ConocoPhillips (NYSE:COP) reported third-quarter 2011 adjusted earnings of $2.52 per share, comfortably beating the Zacks Consensus Estimate of $2.16. The earnings were also better than the year-earlier profit of $1.50.
The outperformance was mainly on the back of higher price realizations and better global refining margins, partially offset by lower upstream volumes as well as the absence of equity earnings from LUKOIL and higher taxes.
Revenues in the reported quarter jumped more than 28% year over year to $63.6 billion, but missed the Zacks Consensus Estimate of $68.1 billion.
Exploration and Production (E&P): The segment reported adjusted earnings of $2.2 billion during the quarter, reflecting an impressive 45.6% growth from the year-ago level of $1.5 billion. The improvement was aided by higher commodity prices, which were partially offset by higher taxes and lower volumes.
Daily production from the E&P segment averaged 1.54 million barrels of oil equivalent (MMBOE), down from 1.72 MMBOE in the year-ago quarter. The political unrest in Libya and suspended production in Bohai Bay were the dampeners.
While the company’s production declined, the impact on earnings was limited as it has shifted its focus toward higher margin production of oil sands, Lower 48 liquids and LNG (liquefied natural gas) production from North American natural gas. In the Exploration arena, ConocoPhillips continued to widen its worldwide shale position and also resumed deepwater Gulf of Mexico drilling activities.
Average realized price for liquids was $97.24 per barrel, compared with $69.45 in the year-earlier quarter. The price for natural gas was $5.45 per thousand cubic feet (Mcf) versus $4.80 realized in third quarter 2010.
Refining and Marketing: The segment recorded earnings of $1.2 billion compared with $268 million in the year-ago quarter. The upswing was attributable to improved refining margins worldwide.
Domestic refining crude oil capacity utilization rate in the quarter averaged 92%, in line with the year-ago quarter level. International capacity utilization rate averaged 93%, up significantly from 60% in the year-earlier quarter.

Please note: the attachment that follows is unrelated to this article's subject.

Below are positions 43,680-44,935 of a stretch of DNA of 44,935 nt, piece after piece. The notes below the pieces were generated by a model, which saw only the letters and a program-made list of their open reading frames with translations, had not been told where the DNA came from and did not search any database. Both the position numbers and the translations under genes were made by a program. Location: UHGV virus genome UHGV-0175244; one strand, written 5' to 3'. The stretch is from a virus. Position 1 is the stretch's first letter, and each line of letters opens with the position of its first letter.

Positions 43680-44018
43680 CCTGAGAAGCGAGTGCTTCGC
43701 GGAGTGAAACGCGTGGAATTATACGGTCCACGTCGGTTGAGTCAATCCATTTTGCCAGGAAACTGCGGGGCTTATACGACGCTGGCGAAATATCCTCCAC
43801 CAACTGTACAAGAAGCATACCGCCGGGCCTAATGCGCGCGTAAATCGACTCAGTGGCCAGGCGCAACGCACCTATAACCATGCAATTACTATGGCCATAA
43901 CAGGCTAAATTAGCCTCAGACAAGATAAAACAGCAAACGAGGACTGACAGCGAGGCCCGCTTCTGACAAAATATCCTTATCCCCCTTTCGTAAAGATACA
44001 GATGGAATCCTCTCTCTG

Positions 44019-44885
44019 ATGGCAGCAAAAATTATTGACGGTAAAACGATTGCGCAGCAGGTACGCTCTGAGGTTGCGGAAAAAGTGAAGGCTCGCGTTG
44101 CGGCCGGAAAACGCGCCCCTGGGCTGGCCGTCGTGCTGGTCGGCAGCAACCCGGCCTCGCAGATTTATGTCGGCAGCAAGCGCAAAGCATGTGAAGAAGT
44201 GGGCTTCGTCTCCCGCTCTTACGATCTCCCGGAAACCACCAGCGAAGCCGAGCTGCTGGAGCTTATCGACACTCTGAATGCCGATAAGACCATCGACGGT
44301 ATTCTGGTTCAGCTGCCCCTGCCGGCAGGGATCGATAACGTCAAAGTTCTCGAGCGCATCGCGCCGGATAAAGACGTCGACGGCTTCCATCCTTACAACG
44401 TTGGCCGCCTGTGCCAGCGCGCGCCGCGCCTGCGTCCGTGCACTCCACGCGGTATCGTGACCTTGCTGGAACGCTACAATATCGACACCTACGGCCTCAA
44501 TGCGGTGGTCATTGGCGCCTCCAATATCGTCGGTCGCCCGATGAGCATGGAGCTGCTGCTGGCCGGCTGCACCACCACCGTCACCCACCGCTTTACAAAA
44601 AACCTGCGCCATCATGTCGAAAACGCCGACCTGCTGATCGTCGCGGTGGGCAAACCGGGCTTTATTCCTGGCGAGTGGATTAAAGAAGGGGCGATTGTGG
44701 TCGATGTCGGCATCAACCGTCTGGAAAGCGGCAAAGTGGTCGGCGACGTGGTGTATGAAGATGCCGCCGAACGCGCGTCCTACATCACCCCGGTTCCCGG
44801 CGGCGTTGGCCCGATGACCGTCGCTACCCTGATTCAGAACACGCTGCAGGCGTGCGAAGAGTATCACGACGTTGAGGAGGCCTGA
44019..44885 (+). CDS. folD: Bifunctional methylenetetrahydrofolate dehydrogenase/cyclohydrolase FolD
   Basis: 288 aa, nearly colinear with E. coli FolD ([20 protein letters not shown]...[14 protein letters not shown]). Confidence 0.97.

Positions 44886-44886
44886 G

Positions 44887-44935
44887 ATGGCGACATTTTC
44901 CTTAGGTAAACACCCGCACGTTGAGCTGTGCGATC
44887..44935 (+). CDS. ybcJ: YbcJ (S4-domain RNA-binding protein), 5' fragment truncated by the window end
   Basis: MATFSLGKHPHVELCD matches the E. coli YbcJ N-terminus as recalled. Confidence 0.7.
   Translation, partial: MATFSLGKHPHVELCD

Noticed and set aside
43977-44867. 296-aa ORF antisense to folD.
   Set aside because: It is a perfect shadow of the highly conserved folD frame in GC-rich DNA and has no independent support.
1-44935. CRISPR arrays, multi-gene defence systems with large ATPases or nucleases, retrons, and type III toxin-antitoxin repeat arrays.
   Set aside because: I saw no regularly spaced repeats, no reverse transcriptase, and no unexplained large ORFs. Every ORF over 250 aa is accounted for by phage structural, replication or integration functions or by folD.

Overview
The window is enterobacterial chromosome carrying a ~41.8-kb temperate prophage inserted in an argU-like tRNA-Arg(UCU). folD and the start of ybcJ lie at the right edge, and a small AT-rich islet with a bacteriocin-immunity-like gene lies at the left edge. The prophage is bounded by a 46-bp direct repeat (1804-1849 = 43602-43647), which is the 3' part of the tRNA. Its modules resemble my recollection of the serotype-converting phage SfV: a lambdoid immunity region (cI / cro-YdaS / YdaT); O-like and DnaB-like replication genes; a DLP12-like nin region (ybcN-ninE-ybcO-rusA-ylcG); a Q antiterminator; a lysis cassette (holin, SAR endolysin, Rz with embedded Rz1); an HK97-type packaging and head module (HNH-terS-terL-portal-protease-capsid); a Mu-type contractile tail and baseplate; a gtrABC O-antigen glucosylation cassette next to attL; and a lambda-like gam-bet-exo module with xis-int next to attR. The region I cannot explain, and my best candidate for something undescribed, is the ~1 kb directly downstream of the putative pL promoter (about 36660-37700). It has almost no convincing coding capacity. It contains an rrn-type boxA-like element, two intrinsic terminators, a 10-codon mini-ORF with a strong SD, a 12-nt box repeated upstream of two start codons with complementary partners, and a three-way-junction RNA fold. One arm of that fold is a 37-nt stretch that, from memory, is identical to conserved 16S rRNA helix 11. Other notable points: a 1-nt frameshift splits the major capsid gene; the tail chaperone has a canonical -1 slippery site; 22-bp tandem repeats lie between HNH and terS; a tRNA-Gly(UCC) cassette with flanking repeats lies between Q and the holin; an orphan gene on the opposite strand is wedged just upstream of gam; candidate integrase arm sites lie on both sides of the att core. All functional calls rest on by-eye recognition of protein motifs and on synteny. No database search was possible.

Midstream: The segment contributed $137 million to net income during the quarter, up substantially from the year-earlier level of $77 million, on account of improved natural gas liquids prices.
Chemicals: The segment recorded earnings of $197 million, up 49% from the year-ago level of $132 million, mainly on higher margins in ethylene.
During the quarter, ConocoPhillips generated $5.6 billion in cash from operations. As of September 30, 2011, the company had $3.4 billion cash balance and $23.2 billion in debt, with a debt-to-capitalization ratio of 26%.
The company repurchased 46 million shares, or 3% of shares outstanding, for $3.2 billion, bringing total shares repurchased to 12% of shares outstanding at the inception of the repurchase program in 2010. ConocoPhillips also paid $900 million in dividends and incurred $3.8 billion in capital expenditures.
Fourth quarter production is expected in the range of 1.56–1.58 MMBoe/d, reflecting suspended operations in Bohai Bay and Libya. Full-year 2011 production is expected to be 1.61–1.62 MMBoe/d.
In February 2011, ConocoPhillips announced a capital budget program of $13.5 billion for 2011, 90% of which will be exhausted for exploration and development. The primary emphasis will be on the Eagle Ford Shale along with Permian, Bakken and Barnett Fields.
Further expenditures will be directed toward Canada (SAGD oil sands projects and Western Canada gas basins) and Alaska (Prudhoe Bay and Kuparuk Fields). Conoco plans to invest $14 billion to $15 billion per year from 2012 to 2015. Internationally, the primary emphasis will be on Australia followed by China and Poland.
We remain optimistic on ConocoPhillips’ ability to generate free cash flow by unlocking capital tied up in non-core assets. The company also remains committed to its $15 billion to $20 billion 2010–2012 asset disposition program. Despite a production decline, upstream earnings increased year over year, boosted by strong realized pricing.
Again, we have a positive outlook on ConocoPhillips post split, as it holds the promise of unlocking significant value. The idea behind the spin-off is to create value for shareholders who like the volatility in the refining business.
Creation of two separate companies is also believed to be helpful as both entities will get to pursue greater opportunities in their respective market segments, without the constraints of the parent company, and better serve the needs of both investor groups. We expect this move to allow Conoco to narrow the return gap at which it historically lagged its peers.
ConocoPhillips’ exploration initiatives toward liquids rich plays such as Eagle Ford, Bakken and North Barnett shale plays are gaining momentum. Although we are encouraged by the recent discoveries and the company’s new exploration efforts as well as with a wider reserve base, production growth remains a long-term story.
Hence, we maintain our long-term Neutral recommendation on ConocoPhillips, the third-largest U.S. oil company by market value after ExxonMobil Corp. (NYSE:XOM) and Chevron Corp. (NYSE:CVX). Conoco holds a Zacks #3 Rank, which translates to a short term Hold rating.